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Tuesday, October 2, 2018

Inkling, by Kenneth Oppel, with illustrations by Sydney Smith. Harper, 2018. $17.99 ages 8 and up

"Inkling wrote:
Since getting home, Inkling had
made a snack of the sports section
of the newspaper, and the way he
talked had changed again.
"How should we do this?"
Ethan uncapped his best ]
marker, studying the next
panel. In his imagination, he
could picture it exactly."

The cat saw the birth of the ink splotch that becomes Inkling. He watched as the ink on the page that Ethan's father had been drawing pulled itself up and move off. It found its way to Ethan's bedroom where it began consuming the ink from his textbooks. Discovered by Ethan the following morning, and named Inkling, it becomes a driving force in changes for the entire Rylance family. And it becomes a 'he' ... a fully realized character. It takes no time to believe in Inkling as an entity, capable of kindness, understanding and thought.

Mr. Rylance has a problem. Since the death of his wife two years ago, he has been in a writing (and living) slump. The responsibilities he feels for his family and their well-being are overwhelming for him and he spends many days ineffectually. Ethan has a problem. His writing group at school believes that, since his father is a famous graphic artist, he must have inherited his artistic ability. His task is to draw the art for their project. He doesn't know how to tell them he cannot do it. Ethan's sister Sarah, who has Down's Syndrome, has a problem. She wants a pet in the worst way and is making no headway with her father toward getting one. It is a house in turmoil.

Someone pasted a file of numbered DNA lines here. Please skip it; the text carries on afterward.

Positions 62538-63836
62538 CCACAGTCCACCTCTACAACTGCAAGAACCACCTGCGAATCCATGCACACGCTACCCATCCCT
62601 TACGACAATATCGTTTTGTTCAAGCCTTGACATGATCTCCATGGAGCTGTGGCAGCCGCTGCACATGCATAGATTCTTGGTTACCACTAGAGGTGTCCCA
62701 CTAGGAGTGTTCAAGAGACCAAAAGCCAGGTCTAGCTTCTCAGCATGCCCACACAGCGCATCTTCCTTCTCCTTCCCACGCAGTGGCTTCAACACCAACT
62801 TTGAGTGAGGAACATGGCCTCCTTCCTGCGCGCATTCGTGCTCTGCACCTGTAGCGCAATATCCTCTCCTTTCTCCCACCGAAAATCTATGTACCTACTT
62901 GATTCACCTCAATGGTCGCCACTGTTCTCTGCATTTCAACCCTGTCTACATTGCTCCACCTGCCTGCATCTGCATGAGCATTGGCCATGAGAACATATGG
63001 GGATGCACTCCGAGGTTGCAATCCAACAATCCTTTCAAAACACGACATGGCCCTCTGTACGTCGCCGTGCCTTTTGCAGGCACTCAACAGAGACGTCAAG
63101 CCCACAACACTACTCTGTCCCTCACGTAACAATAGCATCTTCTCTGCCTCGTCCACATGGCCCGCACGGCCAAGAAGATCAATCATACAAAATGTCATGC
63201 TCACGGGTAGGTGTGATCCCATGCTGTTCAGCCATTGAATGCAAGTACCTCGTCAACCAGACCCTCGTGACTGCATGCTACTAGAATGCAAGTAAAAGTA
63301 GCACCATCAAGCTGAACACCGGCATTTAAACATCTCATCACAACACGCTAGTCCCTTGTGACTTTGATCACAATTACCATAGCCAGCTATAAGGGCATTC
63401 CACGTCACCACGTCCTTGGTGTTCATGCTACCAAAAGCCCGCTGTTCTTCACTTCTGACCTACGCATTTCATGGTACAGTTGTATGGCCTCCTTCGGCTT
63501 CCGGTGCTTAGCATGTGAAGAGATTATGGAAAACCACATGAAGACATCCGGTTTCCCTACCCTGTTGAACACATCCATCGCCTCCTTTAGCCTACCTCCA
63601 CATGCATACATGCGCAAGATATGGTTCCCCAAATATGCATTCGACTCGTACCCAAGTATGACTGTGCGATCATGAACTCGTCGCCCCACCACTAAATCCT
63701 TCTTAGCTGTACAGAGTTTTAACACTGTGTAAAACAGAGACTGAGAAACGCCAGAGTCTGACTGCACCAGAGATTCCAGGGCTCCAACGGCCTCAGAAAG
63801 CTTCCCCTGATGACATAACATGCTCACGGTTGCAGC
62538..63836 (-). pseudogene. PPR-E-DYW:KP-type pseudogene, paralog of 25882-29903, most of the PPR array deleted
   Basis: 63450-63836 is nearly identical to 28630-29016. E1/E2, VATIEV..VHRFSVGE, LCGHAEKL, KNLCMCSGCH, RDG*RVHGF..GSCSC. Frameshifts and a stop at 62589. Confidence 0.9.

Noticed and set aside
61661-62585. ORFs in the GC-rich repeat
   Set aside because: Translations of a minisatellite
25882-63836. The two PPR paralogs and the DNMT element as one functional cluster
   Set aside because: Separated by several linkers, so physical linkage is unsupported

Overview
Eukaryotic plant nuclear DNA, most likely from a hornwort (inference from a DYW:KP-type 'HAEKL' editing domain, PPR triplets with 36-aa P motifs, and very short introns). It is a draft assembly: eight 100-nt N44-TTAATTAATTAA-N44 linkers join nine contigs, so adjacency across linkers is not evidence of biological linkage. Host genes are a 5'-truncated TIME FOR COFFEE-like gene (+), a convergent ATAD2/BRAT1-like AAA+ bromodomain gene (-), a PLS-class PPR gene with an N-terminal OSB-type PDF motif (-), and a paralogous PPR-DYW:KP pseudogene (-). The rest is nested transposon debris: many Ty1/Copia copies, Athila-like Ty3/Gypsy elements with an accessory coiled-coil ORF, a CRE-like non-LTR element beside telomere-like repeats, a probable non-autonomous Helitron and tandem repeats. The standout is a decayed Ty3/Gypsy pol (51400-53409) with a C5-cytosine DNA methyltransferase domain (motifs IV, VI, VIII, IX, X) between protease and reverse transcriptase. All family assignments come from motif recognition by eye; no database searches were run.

Along comes Inkling, with a kind heart and a thoughtful disposition, and a unique ability to help. He knows how to read and can communicate by using the ink he consumes to form words on paper. The fact that he takes on the writing style of the books he reads offers some very funny moments. His ability to help each family member find their way is heartwarming.

When he is kidnapped by one of Ethan's classmates, the family is forced to deal with the trauma of the loss of their wife and mother. By the time Inkling returns to his beginnings, each member of the family has changed. It is quite the tale of love, loss, and healing.

This is another terrific readaloud for a middle years classroom. Beautifully written and absolutely memorable.

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